UN: Somalia wants anti-piracy court within its territory (dpa)
The transitional government in Somalia prefers the establishment of an anti-piracy court within the country, rather than in another state, the top UN legal counsel said Tuesday.
Patricia O’Brien told a UN Security Council meeting on the prosecution of piracy acts that an extraterritorial anti-piracy court is not the preferred solution for Mogadishu, even though some countries like Tanzania stands ready to host such a court.
O’Brien said that, if the 15-nation council is to decide upon a non-Somali court, the UN could follow the example of a special court set up to try the case of the Lockerbie bombing of 1988.
There, it was decided to set up a court in Scotland, over whose territory the terrorist bombing of Pan Am Flight 103 occurred, instead of in Libya, from where the accused hailed, or in the United States, the home of most of the plaintiffs.
More than 220 people, most of them Americans, died in that bombing.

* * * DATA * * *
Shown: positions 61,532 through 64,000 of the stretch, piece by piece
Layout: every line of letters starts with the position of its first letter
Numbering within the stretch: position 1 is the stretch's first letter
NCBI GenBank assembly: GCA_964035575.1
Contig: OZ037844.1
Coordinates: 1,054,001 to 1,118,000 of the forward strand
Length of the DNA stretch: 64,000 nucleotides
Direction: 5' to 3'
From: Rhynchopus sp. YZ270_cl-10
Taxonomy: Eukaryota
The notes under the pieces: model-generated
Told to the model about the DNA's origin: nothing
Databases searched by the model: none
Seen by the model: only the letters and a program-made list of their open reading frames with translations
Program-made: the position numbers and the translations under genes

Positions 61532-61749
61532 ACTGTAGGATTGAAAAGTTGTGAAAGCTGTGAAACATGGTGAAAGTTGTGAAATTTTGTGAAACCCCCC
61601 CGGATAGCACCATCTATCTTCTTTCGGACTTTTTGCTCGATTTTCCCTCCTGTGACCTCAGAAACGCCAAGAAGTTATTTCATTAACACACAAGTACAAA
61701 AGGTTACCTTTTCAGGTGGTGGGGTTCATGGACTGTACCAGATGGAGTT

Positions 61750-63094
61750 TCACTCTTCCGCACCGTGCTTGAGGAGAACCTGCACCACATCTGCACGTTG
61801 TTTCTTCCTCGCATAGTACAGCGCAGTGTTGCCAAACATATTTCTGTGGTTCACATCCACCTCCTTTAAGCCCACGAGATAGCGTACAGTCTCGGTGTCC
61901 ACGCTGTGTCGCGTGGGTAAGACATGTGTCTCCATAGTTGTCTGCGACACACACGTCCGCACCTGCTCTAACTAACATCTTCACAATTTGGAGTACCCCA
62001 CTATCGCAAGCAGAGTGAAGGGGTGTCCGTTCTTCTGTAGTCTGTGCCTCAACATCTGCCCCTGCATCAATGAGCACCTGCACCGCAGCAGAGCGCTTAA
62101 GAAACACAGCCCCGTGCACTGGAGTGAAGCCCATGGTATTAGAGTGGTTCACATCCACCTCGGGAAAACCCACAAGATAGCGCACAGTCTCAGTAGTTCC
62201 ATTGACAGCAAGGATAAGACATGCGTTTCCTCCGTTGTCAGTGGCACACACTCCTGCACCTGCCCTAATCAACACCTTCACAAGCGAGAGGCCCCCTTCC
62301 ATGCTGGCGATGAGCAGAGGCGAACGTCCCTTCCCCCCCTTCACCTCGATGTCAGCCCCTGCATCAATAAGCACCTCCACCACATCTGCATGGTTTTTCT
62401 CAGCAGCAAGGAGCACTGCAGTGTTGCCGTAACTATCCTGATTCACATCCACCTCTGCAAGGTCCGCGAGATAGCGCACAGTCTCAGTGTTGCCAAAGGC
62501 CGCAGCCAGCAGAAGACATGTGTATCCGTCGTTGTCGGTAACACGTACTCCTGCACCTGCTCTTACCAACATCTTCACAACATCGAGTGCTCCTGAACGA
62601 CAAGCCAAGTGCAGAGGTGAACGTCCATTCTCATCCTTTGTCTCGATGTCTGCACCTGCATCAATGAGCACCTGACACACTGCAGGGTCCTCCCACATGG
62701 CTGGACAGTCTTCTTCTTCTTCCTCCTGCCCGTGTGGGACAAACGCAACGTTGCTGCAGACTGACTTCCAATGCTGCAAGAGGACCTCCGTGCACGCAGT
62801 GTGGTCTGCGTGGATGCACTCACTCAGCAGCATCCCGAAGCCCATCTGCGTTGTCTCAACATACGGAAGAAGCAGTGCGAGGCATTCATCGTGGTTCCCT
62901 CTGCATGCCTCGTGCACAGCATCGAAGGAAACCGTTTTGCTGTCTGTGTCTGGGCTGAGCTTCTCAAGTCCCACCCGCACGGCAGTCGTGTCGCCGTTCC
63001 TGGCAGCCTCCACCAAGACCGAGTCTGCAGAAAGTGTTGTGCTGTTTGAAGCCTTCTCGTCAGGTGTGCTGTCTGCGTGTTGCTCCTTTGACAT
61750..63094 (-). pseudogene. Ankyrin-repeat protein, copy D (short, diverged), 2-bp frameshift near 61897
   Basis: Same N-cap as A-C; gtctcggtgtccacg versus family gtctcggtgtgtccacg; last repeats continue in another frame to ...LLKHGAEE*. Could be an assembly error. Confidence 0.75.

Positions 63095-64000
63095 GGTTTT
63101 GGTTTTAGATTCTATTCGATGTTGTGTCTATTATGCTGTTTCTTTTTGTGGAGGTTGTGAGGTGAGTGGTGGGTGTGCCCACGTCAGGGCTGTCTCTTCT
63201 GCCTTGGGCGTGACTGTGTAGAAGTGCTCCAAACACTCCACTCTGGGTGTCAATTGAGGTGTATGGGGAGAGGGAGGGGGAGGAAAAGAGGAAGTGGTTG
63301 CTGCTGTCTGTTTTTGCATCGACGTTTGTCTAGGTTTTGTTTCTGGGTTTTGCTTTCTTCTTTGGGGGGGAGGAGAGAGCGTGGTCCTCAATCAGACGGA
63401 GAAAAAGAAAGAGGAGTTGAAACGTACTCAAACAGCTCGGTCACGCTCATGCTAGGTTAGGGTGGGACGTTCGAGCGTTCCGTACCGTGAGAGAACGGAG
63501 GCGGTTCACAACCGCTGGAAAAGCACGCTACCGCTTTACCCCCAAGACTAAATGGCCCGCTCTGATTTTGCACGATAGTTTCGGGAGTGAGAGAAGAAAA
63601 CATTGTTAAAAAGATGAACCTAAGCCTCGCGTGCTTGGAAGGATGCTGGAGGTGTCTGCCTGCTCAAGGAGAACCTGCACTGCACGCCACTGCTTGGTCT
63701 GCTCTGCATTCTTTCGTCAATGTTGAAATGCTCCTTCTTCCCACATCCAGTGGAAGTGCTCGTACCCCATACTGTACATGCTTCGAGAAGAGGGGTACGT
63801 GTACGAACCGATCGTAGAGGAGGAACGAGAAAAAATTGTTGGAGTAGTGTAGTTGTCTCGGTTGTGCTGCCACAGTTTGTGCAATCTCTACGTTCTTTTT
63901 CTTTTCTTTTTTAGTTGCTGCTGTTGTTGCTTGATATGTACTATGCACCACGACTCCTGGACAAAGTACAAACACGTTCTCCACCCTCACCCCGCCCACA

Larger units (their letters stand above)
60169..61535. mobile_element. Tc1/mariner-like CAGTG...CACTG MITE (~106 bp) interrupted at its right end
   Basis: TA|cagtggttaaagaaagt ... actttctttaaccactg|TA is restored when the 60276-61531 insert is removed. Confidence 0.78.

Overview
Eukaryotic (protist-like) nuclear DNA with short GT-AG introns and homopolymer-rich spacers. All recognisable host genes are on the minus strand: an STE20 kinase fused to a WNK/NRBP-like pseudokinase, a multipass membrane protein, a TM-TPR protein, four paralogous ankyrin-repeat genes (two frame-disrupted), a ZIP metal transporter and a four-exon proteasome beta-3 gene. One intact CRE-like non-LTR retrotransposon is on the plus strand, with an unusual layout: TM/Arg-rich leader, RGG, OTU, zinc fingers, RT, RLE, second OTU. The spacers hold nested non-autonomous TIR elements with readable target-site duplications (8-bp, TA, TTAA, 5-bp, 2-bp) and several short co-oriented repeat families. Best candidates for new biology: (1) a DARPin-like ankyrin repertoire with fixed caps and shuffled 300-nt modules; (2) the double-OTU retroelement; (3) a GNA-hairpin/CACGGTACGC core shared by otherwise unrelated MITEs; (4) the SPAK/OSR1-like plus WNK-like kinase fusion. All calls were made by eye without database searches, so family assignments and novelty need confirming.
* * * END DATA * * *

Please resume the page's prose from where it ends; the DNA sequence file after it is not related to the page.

The council was discussing proposals to set up anti-piracy courts, to be funded by the UN, in Somalia’s semi-autonomous regions in Somaliland and Puntland. Those courts have already prosecuted 290 cases of piracy under their laws.
A UN study said it would cost more than 24 million dollars over a three-year period to support courts in Somalia, which is detaining the largest number of pirates and already have some jurisdiction over crimes of piracy.
The study said the UN Development Programme and the UN Drugs and Crimes Office in Vienna would bear the costs of trying pirates in Somalia.
There are currently a total of 1,011 pirates in detention in 20 countries. Many of them have been convicted in courts in those countries under their own legal systems, the study said.
Kenya is holding 119 pirates and has convicted 50; the Netherlands is holding 29 and convicted five.
The United States detains 28 and has convicted eight, Tanzania detains 12 and has convicted eight while Yemen has arrested 120 and convicted all of them. Oman arrested 12 and also convicted them.
Pirates under detention but not yet tried are in Germany (10), India (118), France (15), Japan (four) and Maldives (34).
But the largest number of detained pirates so far are in Somalia: Puntland has 290 and convicted about 240; Somaliland has 94 and convicted 68 while South Central detains 18 pirates.

Source: ECOTERRA – ecoterra – 19. June 2011 / Updated: Jun 24, 2011

Faafin: SomaliTalk.com // Halkudheg:

. Afeef: Aragtida maqaallada iyo faallooyinka waa kuwo u gaar ah qorayaasha ku saxiixan. E-mail Link Xiriiriye weeyey

comment closed after 30 days / Jawaabaha waa la xiray ama waa la joojiyay wixii ka badan 30 cisho.